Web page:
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updated: 8/2/2013 3:52 PM

Nursing home workers leave disabled man at truck stop

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  • Thomas Hearty, 56, sits outside a Denny's at a truck stop in Alorton, Ill., on July 31 after workers from the Lebanon Care Center dropped him off there.

      Thomas Hearty, 56, sits outside a Denny's at a truck stop in Alorton, Ill., on July 31 after workers from the Lebanon Care Center dropped him off there.
    Associated Press

  • The Illinois Department of Health is investigating why Thomas Hearty was dropped outside a truck stop without medication or ID after he refused to submit to a mandatory background check.

      The Illinois Department of Health is investigating why Thomas Hearty was dropped outside a truck stop without medication or ID after he refused to submit to a mandatory background check.
    Associated Press

 
Associated Press

ALORTON, Ill. -- A state agency is investigating after two workers from a southwestern Illinois nursing home left a wheelchair-bound man at a truck stop without medication or ID after he refused to submit to a mandatory background check.

Thomas Hearty, 56, was driven to the Denny's restaurant at a Flying J truck stop in Alorton, 20 miles from Lebanon Care Center, according to a report in the Belleville News-Democrat.

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Authorities said Hearty, who has a history of diabetes and has suffered a series of strokes, refused to undergo a criminal-background check mandated by state law.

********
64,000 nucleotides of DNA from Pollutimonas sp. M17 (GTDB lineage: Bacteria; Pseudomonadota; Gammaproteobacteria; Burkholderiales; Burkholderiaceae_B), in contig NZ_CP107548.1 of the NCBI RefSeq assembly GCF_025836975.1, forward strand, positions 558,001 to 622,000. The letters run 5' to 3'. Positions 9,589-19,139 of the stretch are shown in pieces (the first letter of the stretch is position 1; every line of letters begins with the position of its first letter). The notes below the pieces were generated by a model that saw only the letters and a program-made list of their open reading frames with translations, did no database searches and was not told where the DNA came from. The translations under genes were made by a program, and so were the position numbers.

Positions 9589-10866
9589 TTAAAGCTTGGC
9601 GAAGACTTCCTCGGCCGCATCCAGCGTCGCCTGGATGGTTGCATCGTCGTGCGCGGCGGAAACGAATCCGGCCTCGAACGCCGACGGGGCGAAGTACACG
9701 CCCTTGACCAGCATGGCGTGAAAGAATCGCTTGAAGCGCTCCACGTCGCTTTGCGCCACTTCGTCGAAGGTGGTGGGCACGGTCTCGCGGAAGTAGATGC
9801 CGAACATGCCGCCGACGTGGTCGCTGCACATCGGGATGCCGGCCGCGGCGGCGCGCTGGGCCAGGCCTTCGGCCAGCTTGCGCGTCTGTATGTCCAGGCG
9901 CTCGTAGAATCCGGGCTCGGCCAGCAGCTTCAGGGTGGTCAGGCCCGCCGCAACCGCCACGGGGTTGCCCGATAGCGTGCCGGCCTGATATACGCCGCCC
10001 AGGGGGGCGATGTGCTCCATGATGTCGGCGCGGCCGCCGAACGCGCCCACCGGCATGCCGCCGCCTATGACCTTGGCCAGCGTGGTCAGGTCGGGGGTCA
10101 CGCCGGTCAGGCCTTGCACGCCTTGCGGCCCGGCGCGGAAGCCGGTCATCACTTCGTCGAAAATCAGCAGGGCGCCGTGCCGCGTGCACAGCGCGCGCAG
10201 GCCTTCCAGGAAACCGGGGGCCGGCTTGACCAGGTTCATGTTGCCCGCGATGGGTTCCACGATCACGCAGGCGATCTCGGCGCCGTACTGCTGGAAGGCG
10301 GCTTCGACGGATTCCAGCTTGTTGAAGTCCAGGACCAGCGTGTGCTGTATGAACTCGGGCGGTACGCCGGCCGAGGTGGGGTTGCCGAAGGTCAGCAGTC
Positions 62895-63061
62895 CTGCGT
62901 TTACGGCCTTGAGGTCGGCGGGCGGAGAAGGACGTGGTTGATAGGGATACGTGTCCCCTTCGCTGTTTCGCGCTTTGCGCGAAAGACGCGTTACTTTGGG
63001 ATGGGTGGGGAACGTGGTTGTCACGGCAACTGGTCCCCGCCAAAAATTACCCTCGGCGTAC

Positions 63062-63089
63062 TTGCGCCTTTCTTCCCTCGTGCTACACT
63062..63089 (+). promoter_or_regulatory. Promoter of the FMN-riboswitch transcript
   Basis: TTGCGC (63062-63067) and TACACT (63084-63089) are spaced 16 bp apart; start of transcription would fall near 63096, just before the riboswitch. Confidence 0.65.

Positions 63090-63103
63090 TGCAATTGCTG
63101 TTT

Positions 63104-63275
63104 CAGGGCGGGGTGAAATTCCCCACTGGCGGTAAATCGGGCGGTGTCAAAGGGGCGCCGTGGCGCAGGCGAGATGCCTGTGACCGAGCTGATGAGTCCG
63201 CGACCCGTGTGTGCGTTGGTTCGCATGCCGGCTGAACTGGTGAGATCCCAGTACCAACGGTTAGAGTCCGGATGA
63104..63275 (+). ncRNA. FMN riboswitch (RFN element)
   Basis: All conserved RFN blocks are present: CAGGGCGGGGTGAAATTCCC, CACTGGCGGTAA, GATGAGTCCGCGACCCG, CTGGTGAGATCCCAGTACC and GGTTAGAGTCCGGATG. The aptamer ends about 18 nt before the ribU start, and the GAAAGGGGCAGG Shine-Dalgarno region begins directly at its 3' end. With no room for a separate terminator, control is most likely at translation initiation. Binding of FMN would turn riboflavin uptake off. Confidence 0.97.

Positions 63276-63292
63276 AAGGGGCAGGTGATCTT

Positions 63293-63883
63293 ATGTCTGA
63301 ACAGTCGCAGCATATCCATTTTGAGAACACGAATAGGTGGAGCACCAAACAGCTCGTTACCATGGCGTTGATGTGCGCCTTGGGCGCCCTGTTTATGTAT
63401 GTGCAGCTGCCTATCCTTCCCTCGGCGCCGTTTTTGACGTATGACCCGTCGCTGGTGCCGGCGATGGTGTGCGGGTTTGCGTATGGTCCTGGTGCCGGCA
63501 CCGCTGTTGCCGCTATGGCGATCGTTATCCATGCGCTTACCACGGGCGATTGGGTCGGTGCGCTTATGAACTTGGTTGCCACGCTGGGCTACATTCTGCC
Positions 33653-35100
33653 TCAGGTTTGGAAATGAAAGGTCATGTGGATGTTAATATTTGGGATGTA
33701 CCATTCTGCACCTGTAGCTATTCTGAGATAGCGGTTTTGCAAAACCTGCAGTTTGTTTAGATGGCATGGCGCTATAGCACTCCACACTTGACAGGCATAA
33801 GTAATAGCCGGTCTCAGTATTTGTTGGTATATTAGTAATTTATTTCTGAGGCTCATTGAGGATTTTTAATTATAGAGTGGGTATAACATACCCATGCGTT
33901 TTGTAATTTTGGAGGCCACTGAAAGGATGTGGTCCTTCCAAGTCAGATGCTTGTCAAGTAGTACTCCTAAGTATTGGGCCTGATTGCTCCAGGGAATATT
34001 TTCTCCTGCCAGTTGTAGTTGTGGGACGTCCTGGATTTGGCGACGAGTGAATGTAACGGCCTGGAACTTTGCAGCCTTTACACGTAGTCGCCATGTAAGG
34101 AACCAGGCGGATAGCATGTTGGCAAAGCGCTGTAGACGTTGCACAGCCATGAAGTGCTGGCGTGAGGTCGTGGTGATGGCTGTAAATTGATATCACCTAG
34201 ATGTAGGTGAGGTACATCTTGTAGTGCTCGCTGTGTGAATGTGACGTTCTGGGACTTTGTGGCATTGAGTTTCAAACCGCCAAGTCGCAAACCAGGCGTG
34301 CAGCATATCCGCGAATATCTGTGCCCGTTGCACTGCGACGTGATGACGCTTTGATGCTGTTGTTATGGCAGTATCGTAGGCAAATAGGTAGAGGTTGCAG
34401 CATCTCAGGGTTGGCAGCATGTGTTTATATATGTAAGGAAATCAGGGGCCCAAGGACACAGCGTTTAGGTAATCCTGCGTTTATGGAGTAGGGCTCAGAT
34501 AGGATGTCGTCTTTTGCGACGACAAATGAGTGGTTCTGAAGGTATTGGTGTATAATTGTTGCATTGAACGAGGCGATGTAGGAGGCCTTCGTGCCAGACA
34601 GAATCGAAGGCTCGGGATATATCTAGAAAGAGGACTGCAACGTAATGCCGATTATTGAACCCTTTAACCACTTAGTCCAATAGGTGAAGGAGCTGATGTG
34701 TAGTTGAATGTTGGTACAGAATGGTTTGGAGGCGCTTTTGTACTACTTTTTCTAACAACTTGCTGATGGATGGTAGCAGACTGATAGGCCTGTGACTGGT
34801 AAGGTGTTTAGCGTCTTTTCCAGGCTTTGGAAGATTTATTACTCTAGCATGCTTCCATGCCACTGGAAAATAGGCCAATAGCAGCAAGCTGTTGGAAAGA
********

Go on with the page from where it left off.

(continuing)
"This matter is receiving our full and immediate attention," said Sabrina Miller, a spokeswoman for the Illinois Department of Public Health.

Alorton police notified the state after finding Hearty sitting in his wheelchair outside the restaurant with his clothes in two clear, plastic bags.

"They just dumped him on the side of the road -- no medication, no ID, no nothing," said Alorton Deputy Police Chief Gerald Crenshaw. "This is not a place for him, and someone should have recognized this is not a place for him."

Crenshaw said he called the Lebanon Care Center and asked them to come back for Hearty, but the center's administrator, Deborah Cutright, hung up on him. Cutright later called Crenshaw to say they had reconsidered, but Crenshaw said he no longer trusted the center to care for Hearty.

Officials with the company that owns the nursing home say they did nothing wrong and simply took the man where he asked to go after he had to leave the facility.

"We are not a prison. We cannot hold anyone against their will. He was left where he wanted to go," said Greg Wilson, vice president of operations for Peoria-based Petersen Health Care, which operates the 90-bed facility in Lebanon.

"There is nothing in state law that precludes them from doing what they did," she said.

The newspaper says the man has a 1992 conviction for a felony burglary charge.

Crenshaw said an ambulance took Hearty to a Belleville hospital, but he was later released. Miller said Hearty was returned to the nursing home.

The nursing home confirmed Hearty had returned but said he was declining to speak with reporters.

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